* Igwe Ojoto wants festival held every two years, promises support
Sleepy Ojoto town in Anambra State was roused when poets and admirers of celebrated musician, librarian and poet Christopher Okigbo converged on the ancient town to pay homage to their patron poet in a festival named after him in ‘Return to Ojoto 3’. It turned out a true feast of words in honour of a man cut down too early in a hail of bullets. Sadly, he and his patron saint are in search of proper rehabilitation for global pilgrims and patronage
Anote Ajeluorou was in Ojoto
LATE Friday morning, August 20, 2021. Awka, the Anambra Sate capital, is wet from the light rain drizzling. The poets and guests are gathered under a huge car-port at Finotel along Onitsha-Enugu Expressway. They are sitting in plastic chairs with tables in front of them. As usual, Aj Dagga Tolar has spread a rich bouquet of rare books on his table for collectors to have their pick. The ‘Discover Anambra’ tour bus is waiting. They are ready to take a trip to see the Owere-Ezukalla Caves in Orumba Local Government Area, but the rain is not letting up. But they are poets and can’t sit still, with the spirit of their patron poet Christopher Okigbo hovering around. So Aj Dagga Tolar takes charge and starts moderating a poetic session as the light rain pelts the car-port in fine sprays, a vast lawn stretching across to the hotel gate soaking in the rain.
With the rain aborting the planned trip to Owere-Ezukalla Caves, the ever creative wordsmiths turn the car-port into a theatre of performances in what easily becomes ‘Cave of Words’.
It isn’t just poems that are being read or performed. There is also lively conversation and critique of the performed pieces. Okigbo as patron poet-saint of Idoto River cannot be deterred by rain much less his acolytes who have come to pay him tribute. There’s discussion about the mystery of death and dying, about that final hour before transition when man is held in thralldom between the ‘here’ and the ‘netherworld’, as he hovers in some sort of suspended abyss, whether to stay or to go, that moment of transcendence beyond all else. What is usually in the mind of man at that curious hour? How can that fleeting moment be captured? When he took the bullets that silenced his gong, what was in Okigbo’s mind? Did he remember his gong and his goddess for whom he beat it? What did his patron goddess Idoto do? Did she appear and bear him home amidst her aquatic elfins in pomp and pageantry? Why did she allow her town-crier son depart so soon when he had so town-crying yet to do?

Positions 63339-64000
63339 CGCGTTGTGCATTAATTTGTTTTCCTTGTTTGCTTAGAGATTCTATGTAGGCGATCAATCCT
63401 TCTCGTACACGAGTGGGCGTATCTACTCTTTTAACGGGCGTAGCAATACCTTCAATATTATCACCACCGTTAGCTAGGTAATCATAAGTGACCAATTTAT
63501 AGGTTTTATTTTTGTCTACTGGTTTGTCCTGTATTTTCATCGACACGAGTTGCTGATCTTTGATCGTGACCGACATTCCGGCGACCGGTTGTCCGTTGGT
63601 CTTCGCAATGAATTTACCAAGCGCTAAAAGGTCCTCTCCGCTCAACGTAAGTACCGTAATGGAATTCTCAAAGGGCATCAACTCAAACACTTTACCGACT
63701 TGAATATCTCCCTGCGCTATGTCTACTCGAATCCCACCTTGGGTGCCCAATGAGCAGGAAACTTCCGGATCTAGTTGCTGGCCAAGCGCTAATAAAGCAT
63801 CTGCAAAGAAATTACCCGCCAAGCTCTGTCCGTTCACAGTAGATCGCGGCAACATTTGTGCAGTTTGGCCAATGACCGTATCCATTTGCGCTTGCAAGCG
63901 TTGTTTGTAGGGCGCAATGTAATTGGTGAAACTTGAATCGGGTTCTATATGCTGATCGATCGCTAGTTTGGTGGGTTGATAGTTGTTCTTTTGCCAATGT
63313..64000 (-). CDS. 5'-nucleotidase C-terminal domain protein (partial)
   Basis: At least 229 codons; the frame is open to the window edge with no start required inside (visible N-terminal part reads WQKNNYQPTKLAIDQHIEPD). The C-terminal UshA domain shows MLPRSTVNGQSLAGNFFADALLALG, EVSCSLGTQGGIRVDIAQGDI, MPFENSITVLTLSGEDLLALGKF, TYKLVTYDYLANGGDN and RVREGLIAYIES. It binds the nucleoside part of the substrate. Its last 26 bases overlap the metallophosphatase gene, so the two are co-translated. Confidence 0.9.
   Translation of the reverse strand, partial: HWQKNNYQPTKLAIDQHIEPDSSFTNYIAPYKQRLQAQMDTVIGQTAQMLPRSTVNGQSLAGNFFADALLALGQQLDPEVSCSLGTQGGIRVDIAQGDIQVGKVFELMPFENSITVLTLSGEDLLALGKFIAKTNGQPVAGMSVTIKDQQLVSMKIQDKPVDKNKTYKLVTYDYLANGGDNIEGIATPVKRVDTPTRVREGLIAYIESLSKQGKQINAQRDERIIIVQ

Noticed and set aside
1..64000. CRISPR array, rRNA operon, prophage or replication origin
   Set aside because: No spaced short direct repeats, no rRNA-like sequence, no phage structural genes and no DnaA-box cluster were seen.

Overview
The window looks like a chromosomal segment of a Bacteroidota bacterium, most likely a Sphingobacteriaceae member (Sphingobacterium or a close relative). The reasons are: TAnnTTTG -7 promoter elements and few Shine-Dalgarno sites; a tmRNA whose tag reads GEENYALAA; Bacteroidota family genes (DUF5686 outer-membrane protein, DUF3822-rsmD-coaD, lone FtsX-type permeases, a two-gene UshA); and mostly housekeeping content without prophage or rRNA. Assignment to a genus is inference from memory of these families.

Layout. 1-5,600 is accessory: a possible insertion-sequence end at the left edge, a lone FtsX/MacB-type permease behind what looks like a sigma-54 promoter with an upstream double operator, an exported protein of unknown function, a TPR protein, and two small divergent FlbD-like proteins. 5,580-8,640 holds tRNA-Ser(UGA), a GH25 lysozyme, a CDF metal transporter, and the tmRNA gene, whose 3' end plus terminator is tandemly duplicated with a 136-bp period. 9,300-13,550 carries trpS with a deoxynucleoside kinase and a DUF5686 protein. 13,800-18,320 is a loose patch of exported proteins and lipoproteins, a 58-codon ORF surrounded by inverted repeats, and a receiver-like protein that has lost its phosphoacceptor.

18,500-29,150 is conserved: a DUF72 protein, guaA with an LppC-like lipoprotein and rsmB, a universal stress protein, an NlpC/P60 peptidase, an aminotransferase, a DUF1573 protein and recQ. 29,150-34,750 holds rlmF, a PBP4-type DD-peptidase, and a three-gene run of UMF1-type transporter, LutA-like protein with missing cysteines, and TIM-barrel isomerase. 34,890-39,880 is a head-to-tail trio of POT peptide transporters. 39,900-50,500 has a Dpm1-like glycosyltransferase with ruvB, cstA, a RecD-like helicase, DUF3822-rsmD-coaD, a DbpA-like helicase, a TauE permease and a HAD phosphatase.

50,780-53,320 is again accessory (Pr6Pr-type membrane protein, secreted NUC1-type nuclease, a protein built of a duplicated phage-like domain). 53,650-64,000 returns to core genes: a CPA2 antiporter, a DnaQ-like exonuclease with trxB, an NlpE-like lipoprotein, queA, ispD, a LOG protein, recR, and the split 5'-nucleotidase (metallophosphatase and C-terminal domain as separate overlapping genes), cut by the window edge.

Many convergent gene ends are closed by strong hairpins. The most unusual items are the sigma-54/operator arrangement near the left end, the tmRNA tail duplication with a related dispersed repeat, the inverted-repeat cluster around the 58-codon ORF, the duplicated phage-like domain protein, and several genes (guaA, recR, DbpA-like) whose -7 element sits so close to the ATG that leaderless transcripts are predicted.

The conversation swirled around, with U.S.-based scholar Dr. Blossom Brown (a self-styled dibia – herbalist) lamenting how Africa’s children have deserted the continent’s glorious ways of life in preference for foreign ones that keep impoverishing them for the gains of the white man. Journalist and poet Izunna Okafor’s poem ‘Africa, where are thy powers?’ raises questions about Africa’s reliance on foreign vaccines for Covid-19 and other ailments ravaging the continent and her inability to take care of herself.
There is Ifesinachi Nwadike who is a protest and non-conformist poet (‘How to Set a Non-fiction Story in Lagos’, ‘Dreaming from a Hopeless Country’, ‘Purple is the Colour of Mourning’, dedicated to Leah Sharibu, and ‘Death Came Calling in the Guise of Pleasure’, dedicated to victims of rape), Ikechukwu Emmanuel Asika, Nwachukwu Egbunike (‘Nka nwa Igwe’, ‘Alusi’, and ‘Let me love, not fear, Responsibe-able’), Aj Dagga Tolar (‘Philosophy of fallacy’, ‘ Christopher Okigbo’, ‘Books are who we are’, dedicated to the history of books as protest weapons for freedom from oppression) and Christopher Okigbo Poetry Festival’s star poet, Mr. James Eze’s ‘The Language of Genocide’, ‘Your love is like nkwobi bowl’, who equally responds to the rain with his lyrical poetry. His collection dispossessed is a loud cry against what is lost that needs repossession in the larger scheme of Nigeria’s skewed socio-politics. Of course, festival curator and novelist, Odili Ujubuonu, is in the background also lending commentary to the pieces on offer as snacks and drinks are also served. When the rain peters to a stop, the poets clamber into the tour bus and set off for Ojoto some 45 minutes away.
The trip to Ojoto, made famous by Okigbo, itself becomes another moment where words prevail. Ebullient Aj Dagga Tolar once more takes command and seizes the moment to integrate novelist and festival curator, Ujubuonu, who confessed to not having ever tried his hands on poetry, into the performance rites inside the tour bus. But Dagga Tolar does so in a most uncharacteristic manner. Ujubuonu would be performing from his latest novel, Crows of the Yellow Steam, enroute Ojoto for the very first time. For that virgin unveiling of the book, Dagga Tolar would rather not offer that special treat for free. And like a good salesman, he begins a ritual of solicitation from the inmates of the bus for an offering. And in no time, N7,500 is realised to energise Ujubuono for the unveiling, special reading treat. A treat of words it turns out to be, as Ujubuono regales his audience with fine narration from Crows of the Yellow Stream’s ‘Prologue’.